Atlanta grew on lands once home to the Creek people. Among their native villages in today's Atlanta was a place called Standing Pitch Tree -- pitch being another name for a pine tree. The Peachtree Trail was a path that stretched from north Georgia to the Creek's Standing Pitch Tree. The route was called the Peachtree Trail when over time the settlers' incorrect pronunciation of "peach" overtook "pitch." The name was forever determined in 1812, when construction began at the site of the old Peach (or Pitch) tree trail on a project to be called Peachtree Road. This road began at Fort Daniel (in present-day Gwinnett County) and ran the course of the Pitch Tree trail to the Chattahoochee River. Portions of Peachtree Street today still trace that original route.

It's common knowledge that "Gone With the Wind" is an all-time Atlanta historical artifact. It was written in the basement of a boarding house on Peachtree Street and set in Atlanta, and later debuted at the Loew's Grand Theatre on Peachtree. But it may come as a surprise to know that Peachtree Street was ultimately the demise of the novel's author as well. Margaret Mitchell was struck by an off-duty taxi driver driver near Peachtree and 13th streets while en route to see "A Canterbury Tale" at the Peachtree Art Theatre. Although she was rushed to Grady Hospital, Mitchell never regained consciousness and died five days after the incident on Aug. 16, 1949.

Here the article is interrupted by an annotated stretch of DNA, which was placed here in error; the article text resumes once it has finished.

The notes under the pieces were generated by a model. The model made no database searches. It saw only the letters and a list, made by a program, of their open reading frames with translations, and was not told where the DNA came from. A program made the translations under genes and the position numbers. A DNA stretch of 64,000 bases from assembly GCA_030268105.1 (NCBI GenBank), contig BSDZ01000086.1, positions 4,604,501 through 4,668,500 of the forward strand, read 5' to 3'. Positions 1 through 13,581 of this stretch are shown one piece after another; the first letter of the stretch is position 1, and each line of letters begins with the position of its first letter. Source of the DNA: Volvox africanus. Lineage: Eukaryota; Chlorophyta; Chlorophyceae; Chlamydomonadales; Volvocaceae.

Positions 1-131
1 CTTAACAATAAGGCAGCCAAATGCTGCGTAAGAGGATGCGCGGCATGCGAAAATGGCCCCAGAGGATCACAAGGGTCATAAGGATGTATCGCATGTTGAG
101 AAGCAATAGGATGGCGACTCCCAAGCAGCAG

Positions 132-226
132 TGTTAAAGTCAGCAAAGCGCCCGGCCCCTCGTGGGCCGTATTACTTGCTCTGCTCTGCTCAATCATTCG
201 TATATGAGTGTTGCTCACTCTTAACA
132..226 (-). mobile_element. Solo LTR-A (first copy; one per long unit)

3) The big race is actually the biggest race